Administrative detention is one of the most offensive measures a regime can take against a person’s civil rights. In Israel, any military officer in the territories can have a person jailed almost indefinitely and without judicial oversight. Administrative detention procedures do not require the detainee to be informed of the charges against him, attorneys cannot defend him, and the evidence against him is not open to judicial review.
While international law recognizes administrative detention, it restricts its use, limiting it to cases involving a danger to public safety for which there is no other prevention. Israel, however, uses it excessively in the territories, mainly to protect sources or prevent the exposure of Shin Bet security service methods.
The current hunger strike by Palestinian administrative detainees, which has gone on for five weeks and has resulted in some 70 prisoners being hospitalized, obligates security officials and the government to reconsider the use of this tool. Last December Israel decided to release detainee Samer Issawi, who had hunger striking on-and-off for eight months to the point that his life was at risk, but it seems that no lessons were learned from his arrest and release. The current collective hunger strike has become a power struggle between the detainees and the security forces, who want to “prove” to the detainees that they will not be able to dictate Israel’s detention policy.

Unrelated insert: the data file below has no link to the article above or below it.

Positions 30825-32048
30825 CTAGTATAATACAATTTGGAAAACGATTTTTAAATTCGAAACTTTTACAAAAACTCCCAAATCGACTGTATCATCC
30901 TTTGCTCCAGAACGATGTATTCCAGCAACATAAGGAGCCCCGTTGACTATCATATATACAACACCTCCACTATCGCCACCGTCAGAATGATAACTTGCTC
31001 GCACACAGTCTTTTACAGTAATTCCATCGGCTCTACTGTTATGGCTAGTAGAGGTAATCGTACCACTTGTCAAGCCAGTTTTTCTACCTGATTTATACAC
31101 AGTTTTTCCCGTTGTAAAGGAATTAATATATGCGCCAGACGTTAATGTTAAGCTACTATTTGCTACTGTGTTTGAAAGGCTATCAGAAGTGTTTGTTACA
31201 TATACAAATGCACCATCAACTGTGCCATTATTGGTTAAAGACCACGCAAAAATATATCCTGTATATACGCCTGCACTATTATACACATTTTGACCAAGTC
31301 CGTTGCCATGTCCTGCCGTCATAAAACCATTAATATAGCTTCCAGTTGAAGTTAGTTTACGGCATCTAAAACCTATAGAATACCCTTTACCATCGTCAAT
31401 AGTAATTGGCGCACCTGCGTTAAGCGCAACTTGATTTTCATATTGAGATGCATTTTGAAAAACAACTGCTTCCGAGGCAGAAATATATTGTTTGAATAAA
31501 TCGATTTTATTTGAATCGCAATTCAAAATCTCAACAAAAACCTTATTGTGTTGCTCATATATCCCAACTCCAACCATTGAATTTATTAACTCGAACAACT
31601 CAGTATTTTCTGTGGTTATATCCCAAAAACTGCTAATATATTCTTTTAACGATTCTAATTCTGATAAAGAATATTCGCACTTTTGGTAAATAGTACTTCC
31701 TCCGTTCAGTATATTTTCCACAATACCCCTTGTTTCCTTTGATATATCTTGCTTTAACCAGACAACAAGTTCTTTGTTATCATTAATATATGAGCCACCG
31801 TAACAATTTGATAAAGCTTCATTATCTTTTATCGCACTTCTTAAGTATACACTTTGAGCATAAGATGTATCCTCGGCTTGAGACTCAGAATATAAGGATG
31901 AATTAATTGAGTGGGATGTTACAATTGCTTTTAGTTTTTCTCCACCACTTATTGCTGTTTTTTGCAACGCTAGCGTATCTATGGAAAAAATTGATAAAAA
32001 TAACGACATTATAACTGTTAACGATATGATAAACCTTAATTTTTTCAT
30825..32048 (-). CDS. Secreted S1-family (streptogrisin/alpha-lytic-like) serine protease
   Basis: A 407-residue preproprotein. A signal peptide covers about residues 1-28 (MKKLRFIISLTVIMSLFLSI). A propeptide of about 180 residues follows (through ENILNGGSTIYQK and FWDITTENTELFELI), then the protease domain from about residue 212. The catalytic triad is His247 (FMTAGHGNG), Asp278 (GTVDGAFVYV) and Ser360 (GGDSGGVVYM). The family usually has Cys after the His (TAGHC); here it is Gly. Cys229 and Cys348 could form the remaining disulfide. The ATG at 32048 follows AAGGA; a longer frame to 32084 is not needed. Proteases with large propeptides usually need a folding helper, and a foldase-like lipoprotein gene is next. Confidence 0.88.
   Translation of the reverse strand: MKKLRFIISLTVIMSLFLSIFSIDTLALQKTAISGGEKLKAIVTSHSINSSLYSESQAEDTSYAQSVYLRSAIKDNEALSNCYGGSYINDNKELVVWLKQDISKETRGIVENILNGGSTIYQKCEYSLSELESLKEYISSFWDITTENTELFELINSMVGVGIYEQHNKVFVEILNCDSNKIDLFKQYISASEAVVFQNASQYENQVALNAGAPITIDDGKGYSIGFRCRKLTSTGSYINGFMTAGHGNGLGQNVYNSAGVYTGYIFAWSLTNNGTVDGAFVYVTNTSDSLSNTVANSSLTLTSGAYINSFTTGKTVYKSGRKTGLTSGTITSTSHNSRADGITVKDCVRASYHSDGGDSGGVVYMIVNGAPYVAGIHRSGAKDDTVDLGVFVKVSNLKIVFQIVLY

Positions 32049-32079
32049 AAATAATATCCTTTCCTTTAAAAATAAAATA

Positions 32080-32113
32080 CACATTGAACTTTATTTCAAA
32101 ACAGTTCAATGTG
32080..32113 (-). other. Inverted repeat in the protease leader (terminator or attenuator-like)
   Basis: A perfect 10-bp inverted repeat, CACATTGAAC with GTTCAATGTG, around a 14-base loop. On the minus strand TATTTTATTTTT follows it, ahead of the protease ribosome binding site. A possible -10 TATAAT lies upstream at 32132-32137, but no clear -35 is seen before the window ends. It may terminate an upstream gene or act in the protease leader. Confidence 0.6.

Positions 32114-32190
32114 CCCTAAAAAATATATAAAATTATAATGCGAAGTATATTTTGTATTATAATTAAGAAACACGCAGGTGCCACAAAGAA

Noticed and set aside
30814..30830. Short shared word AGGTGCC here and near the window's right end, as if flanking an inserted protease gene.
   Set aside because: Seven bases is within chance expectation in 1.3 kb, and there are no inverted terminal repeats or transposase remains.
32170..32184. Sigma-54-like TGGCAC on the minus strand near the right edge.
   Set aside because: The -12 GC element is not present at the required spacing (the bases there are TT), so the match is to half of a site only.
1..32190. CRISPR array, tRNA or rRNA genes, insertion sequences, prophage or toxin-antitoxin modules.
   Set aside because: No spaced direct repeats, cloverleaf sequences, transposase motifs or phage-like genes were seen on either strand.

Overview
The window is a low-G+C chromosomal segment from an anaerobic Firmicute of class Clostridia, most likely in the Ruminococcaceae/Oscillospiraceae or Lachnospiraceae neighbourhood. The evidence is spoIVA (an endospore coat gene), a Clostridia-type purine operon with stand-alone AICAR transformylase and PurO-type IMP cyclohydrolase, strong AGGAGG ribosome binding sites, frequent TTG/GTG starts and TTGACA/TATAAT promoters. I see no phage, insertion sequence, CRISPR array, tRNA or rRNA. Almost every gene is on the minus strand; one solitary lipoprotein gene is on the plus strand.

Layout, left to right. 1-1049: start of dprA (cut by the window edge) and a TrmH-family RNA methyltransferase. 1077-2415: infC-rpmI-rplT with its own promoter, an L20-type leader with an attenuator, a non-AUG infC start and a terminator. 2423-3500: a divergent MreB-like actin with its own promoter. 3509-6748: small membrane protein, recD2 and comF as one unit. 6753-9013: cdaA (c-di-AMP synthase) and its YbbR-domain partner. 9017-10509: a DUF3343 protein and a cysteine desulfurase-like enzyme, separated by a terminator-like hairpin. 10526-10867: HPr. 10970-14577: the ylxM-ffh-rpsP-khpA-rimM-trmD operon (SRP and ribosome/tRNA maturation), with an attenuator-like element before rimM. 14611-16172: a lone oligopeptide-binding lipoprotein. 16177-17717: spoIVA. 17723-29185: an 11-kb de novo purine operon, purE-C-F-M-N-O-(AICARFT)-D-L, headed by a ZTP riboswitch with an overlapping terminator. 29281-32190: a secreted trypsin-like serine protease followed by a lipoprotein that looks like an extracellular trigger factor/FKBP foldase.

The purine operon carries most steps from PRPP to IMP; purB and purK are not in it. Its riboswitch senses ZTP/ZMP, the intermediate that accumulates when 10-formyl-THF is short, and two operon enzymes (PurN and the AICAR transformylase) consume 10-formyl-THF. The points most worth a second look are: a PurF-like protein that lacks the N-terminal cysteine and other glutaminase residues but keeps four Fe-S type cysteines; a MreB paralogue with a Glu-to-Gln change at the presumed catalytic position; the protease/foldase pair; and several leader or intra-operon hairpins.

Do the security forces need a prisoner to die before reexamining the policy? Is there a need for international pressure, which is indeed starting to build on this issue, before Israel can understand the limitations of administrative detention?
Israel likes to point to the use the United States made of administrative detention at Guantanamo Bay to justify its own use of the procedure. But the United States conducted a lengthy public and legal struggle over the issue, at the end of which new guidelines were issued regarding the detainees’ rights. In Israel there is no such debate, since administrative detention is regarded as a legitimate measure that’s not much different than a regular arrest, and there is a paradoxical belief that the person’s arrest is indicative of the level of risk he poses, thus there is no need to prove it.
The Shin Bet, Israel Prison Service and defense minister must reconsider this detention policy, examine each case carefully, prosecute those it has evidence against and move to quickly release those against whom evidence is lacking. Israel must adhere to the international community’s accepted interpretation of administrative detention and stop using it wholesale to perpetuate the occupation.
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